Kateri Northwest Ministry Institute

From Deletionpedia.org: a home for articles deleted from Wikipedia
Jump to: navigation, search
This article was considered for deletion at Wikipedia on August 15 2018. This is a backup of Wikipedia:Kateri_Northwest_Ministry_Institute. All of its AfDs can be found at Wikipedia:Special:PrefixIndex/Wikipedia:Articles_for_deletion/Kateri_Northwest_Ministry_Institute, the first at Wikipedia:Wikipedia:Articles_for_deletion/Kateri_Northwest_Ministry_Institute. Purge

Template:Infobox organization Kateri Northwest Ministry Institute (KNMI) is a Jesuit-run training program for lay Catholic leadership among the native American peoples,[1] and a registered nonprofit.[2] Its major objectives are to preserve the native culture and spirituality and to heal from substance abuse.[3] The Kateri vision includes an enculturated church in a just society, with a healing of divisions among people with respect for differences.[4][5]

Groups

According to the Black and Indian Mission Office, Kateri "empowers Native American Catholics in the Pacific Northwest to serve their People and affirm their cultural and spiritual identity. KNMI encourages the People to take responsibility for the religious life of their local community."[6]

Spokane's Gonzaga Jesuits created the idea of Kateri and a group now meets at St. Joseph Family Center near Gonzaga University. This group serves the Plateau Tribes from the Umatilla, the Nez Perce, the Yakama, the Spokane, the Coeur d'Alene, and the Colville Reservations, along with the urban Indian community. The group uses as a resource The Country of the Senomtuse by Andy Joseph.[7]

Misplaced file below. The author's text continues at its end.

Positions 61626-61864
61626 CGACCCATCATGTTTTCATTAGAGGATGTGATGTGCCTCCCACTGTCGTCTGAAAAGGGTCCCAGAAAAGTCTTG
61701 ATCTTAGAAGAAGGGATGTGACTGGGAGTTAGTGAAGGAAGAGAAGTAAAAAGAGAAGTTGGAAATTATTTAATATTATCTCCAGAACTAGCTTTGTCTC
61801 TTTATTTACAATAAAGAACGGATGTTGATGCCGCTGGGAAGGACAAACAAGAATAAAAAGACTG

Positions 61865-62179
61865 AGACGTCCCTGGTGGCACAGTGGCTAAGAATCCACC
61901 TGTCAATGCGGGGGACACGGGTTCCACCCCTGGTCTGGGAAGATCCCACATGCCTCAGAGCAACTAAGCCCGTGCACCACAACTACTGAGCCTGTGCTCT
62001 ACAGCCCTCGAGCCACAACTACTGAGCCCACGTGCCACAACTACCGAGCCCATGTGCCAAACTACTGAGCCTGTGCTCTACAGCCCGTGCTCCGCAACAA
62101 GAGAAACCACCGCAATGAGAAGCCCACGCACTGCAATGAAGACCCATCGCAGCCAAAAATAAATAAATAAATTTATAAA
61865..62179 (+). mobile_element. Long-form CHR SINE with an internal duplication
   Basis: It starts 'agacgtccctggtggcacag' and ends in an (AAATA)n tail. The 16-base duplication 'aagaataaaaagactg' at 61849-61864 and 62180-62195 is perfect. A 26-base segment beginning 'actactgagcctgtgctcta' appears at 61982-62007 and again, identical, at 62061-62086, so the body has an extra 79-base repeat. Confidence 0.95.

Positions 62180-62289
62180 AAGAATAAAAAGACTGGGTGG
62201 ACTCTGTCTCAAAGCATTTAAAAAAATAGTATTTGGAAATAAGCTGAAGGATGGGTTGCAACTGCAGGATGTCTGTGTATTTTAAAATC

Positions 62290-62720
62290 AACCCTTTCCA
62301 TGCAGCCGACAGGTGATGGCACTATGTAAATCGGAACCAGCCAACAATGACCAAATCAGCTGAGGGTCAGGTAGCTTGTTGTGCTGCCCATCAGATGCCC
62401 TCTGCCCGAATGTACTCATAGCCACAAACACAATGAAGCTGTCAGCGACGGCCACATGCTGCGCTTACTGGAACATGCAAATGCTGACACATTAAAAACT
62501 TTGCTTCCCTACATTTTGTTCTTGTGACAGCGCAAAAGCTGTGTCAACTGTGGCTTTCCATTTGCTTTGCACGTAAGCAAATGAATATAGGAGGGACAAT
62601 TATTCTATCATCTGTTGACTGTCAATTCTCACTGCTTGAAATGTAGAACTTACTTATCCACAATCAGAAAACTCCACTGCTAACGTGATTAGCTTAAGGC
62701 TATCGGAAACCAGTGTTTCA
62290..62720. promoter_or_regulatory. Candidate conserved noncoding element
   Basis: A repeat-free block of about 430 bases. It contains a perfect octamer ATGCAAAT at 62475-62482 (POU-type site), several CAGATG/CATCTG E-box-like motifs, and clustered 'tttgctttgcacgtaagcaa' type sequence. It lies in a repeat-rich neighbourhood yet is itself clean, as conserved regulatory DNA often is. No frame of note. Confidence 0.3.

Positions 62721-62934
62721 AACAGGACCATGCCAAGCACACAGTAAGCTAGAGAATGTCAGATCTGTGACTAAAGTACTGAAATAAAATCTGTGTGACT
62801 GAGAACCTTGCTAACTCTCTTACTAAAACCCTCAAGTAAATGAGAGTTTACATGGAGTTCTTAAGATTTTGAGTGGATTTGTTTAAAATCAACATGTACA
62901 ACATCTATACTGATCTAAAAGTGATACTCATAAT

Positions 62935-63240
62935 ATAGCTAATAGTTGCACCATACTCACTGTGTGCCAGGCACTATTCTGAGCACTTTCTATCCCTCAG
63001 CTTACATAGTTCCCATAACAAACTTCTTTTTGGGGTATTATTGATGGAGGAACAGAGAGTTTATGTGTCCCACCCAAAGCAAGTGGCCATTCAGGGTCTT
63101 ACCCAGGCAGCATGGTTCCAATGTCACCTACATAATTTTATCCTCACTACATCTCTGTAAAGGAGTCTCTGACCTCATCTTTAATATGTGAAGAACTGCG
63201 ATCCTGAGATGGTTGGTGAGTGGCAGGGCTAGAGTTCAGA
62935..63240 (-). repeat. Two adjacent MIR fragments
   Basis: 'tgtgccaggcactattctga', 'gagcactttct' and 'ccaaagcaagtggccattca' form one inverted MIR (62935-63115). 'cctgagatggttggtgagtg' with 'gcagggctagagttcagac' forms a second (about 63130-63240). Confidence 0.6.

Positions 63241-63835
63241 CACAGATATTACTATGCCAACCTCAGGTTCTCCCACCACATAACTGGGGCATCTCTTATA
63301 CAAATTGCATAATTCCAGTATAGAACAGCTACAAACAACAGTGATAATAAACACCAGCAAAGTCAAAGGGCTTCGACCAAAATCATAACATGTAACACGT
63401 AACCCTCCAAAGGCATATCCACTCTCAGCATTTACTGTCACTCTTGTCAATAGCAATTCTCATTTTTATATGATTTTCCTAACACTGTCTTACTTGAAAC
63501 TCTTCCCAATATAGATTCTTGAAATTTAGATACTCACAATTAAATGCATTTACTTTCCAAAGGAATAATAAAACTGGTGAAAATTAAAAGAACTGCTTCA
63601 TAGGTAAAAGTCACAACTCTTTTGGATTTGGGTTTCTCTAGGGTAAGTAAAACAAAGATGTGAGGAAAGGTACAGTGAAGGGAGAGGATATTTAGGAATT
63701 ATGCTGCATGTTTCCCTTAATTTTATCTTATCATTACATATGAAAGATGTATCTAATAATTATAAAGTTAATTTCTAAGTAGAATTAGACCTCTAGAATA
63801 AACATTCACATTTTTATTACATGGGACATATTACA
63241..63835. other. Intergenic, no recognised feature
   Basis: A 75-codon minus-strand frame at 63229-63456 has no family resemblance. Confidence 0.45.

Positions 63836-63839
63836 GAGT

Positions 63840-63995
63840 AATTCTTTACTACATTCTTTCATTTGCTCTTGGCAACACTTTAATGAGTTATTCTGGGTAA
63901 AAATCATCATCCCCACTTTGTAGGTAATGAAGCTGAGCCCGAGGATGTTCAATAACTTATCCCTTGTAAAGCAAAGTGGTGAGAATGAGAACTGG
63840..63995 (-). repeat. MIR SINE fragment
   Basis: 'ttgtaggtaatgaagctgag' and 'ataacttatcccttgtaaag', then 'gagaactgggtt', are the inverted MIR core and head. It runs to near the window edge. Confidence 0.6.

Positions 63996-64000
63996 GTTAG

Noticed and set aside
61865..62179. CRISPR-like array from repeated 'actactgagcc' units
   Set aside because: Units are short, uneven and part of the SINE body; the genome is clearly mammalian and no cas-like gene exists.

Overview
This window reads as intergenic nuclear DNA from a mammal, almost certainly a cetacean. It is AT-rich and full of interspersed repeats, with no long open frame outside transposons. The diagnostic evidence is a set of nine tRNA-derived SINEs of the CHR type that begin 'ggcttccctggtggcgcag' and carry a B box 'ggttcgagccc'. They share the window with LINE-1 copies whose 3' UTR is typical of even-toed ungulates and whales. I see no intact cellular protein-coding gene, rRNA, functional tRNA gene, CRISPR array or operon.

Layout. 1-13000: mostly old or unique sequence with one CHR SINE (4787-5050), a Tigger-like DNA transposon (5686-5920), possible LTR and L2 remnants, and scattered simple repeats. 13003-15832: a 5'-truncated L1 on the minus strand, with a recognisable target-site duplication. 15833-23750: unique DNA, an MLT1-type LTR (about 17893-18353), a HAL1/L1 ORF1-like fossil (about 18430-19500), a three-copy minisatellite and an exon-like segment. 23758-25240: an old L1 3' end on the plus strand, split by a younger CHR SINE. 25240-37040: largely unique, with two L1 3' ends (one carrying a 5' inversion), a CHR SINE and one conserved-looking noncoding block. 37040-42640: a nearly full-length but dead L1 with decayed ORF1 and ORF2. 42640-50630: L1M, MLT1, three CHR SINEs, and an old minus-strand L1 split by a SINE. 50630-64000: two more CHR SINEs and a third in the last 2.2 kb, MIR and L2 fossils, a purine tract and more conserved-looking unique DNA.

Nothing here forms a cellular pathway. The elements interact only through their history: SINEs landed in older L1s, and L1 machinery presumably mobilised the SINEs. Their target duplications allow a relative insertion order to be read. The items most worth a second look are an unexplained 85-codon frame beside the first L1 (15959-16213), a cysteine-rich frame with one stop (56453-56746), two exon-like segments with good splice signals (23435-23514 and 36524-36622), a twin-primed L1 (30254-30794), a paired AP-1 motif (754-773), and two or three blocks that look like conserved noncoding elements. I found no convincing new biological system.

Great Falls was the first group going back to KNMI's inception in 1989, bringing together at the Ursuline Centre in Great Falls, Montana, people from the surrounding cities. Besides Catholic liturgy and spirituality adapted to their culture, they study a book on their past practices by Chief Long Standing Bear.[8]

St. Ignatius and Sacred Heart in Arlee host this group at Arlee on alternate weekends. The group includes the Plains Indians, the Native Peoples of the Flathead and the Blackfeet Tribes.[9]

Resources

  • Ni Kso Ko Wa: Blackfoot Spirituality, Traditions, Values and Beliefs by Harold E. Gray Long Standing Bear.[10]
  • Finding a Way Home: Indian & Catholic Spiritual Paths of the Plateau Tribes by Patrick J. Twohy, S.J.[5]
  • Soul Sisters: Women in Scripture Speak to Women Today by Edwina Gateley.[11]

References